CoupeZ! – Cannes review: When disaster strikes on so many levelZ

75th edition of the Cannes Film Festival opened this Tuesday with CoupeZ! the latest zombie-slasher-goes-high-concept-comedy by Michael Hazanavicius, the remake of One Cut of the Dead, a 2017 Japanese student film by Shin’ichirō Ueda which itself is an adaptation of the play Ghost in the Box. It might sound like a complete pretentious disaster at the first sight. Some might even ask themselves why Cannes Film Festival decided to open up with this flick when they had The Dead Don’t Die, a looselymeta-zombie-comedy by Jim Jarmusch, opening the festival just a few years back.

Going in blind with the great fate that the director that won five Academy Awards ® in 2012 (including Best Picture and Best Director) knows that he is doing might be the most enjoyable way to see this film. This is a sign for your to leave this review as from this point on it’s all spoilers!

Z! opens up with a rag-tag film crew in the abandoned building working on low-budget zombie horror. Filmed in one continuous shot, on a digital camera with the desperate grainy-warm filter to mimic the B-movie classics, they are working, as it seems, without the script, or at least with a very unpolished script. Even thou the film is in French, everyone in it has Japanese names, actors are often lost, and they are looking into the camera or improvising as the filming goes along. On the other hand, the camera is not always on the action, it stops and waits for actors to run around the building for a while before finally catching up with them, here and there it drops or moves away from the action etc. There is even a moment when a strange tattoed leg stands into the middle of the frame and stays there for a while before going away, never to return or get any explanation about it. 

All in all, it is half an hour of the pain-in-the-rear underrehearsed and underdeveloped nightmare of meta-zombie-flick that went to hell. As the final shot of this B-flick named Z! is filmed and the titles are rolling we see that the unfortunate director of the disaster is some guy called Remi. Then, the Hazanavicius film finally kicks in, with the next hour or so we finally get to see how did this director Remi come to a point of making the film that makes Tommy Wiseau’s The Room look like Citizen Kane.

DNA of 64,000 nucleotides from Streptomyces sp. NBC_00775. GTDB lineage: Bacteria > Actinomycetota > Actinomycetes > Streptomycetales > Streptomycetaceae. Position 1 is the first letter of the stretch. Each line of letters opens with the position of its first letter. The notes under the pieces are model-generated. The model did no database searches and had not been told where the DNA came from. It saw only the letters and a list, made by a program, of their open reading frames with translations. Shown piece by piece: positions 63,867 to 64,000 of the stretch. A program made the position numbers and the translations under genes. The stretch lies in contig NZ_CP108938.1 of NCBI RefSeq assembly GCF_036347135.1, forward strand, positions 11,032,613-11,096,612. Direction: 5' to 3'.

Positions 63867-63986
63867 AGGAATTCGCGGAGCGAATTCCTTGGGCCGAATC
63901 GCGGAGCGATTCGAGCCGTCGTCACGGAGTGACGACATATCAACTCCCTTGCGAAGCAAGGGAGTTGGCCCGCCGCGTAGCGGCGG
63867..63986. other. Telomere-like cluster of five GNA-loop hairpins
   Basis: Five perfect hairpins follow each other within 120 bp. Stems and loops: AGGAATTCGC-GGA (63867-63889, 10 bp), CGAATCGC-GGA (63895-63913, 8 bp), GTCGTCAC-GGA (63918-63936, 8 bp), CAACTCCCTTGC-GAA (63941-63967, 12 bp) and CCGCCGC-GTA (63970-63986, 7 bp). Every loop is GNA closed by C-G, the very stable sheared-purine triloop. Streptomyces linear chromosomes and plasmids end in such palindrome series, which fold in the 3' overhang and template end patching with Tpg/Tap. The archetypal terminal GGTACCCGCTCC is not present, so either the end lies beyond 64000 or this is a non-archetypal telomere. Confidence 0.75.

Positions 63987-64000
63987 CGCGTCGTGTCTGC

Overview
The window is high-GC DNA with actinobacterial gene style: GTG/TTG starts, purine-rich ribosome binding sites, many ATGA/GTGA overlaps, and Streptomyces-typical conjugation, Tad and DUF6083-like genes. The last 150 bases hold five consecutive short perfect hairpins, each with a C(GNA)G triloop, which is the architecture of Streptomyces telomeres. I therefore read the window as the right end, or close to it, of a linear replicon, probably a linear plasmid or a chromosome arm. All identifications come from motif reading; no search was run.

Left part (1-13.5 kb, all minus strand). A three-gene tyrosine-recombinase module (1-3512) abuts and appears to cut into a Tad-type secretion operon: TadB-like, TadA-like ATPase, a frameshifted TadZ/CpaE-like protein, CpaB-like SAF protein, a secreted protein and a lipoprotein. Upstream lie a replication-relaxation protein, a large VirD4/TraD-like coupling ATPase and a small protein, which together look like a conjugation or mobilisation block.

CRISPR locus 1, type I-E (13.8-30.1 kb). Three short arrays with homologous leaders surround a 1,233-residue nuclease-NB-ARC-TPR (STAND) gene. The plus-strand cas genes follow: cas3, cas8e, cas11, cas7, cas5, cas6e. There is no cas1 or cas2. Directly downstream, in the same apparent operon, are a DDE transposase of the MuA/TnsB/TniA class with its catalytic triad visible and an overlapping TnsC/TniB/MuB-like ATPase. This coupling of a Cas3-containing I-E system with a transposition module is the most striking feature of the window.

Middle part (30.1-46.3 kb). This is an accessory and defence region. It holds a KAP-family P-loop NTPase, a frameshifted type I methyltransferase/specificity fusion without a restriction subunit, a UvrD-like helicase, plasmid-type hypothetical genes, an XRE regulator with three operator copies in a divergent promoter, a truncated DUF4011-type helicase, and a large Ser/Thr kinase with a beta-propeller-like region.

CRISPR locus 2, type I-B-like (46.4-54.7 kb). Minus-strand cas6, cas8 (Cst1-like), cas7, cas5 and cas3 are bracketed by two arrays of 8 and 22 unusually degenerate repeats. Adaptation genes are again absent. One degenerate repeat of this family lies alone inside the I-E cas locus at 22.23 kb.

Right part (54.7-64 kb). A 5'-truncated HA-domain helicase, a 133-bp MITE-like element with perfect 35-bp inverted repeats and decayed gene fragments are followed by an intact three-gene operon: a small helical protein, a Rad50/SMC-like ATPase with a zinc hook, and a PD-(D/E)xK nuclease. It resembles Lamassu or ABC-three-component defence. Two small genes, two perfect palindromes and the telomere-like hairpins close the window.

As you might have guessed from the previous paragraphs, CoupeZ! is a film that asks for patience, as it tries to present the pain stakes of filmmaking. Its unique story structure allows every single viewer to endure the tragedy of a bad film, before viewing it the second time around as a pure joyful cheer-worthy farse. But all of this could also be said for the source material One Cut of the Dead. 

What makes this the Hazanavicius film are the slight, smaller changes. Adapting the original for the European audiences made its way into the meta structure of the film, and what felt in the original film as a cliche “heist” explanation gets a bit of an emotional upgrade here. It’s a layered love letter to filmmaking disguised as a layered meta-narrative disaster, in every single way. That’s what makes CoupeZ! the perfect opening film for the 75th edition of the Cannes Film Festival This unpretentious, enjoyable simple flick praises the value of filmmaking, and it can be enjoyed by pretty much anyone, from casual film viewers to best-known names in the film industry. 


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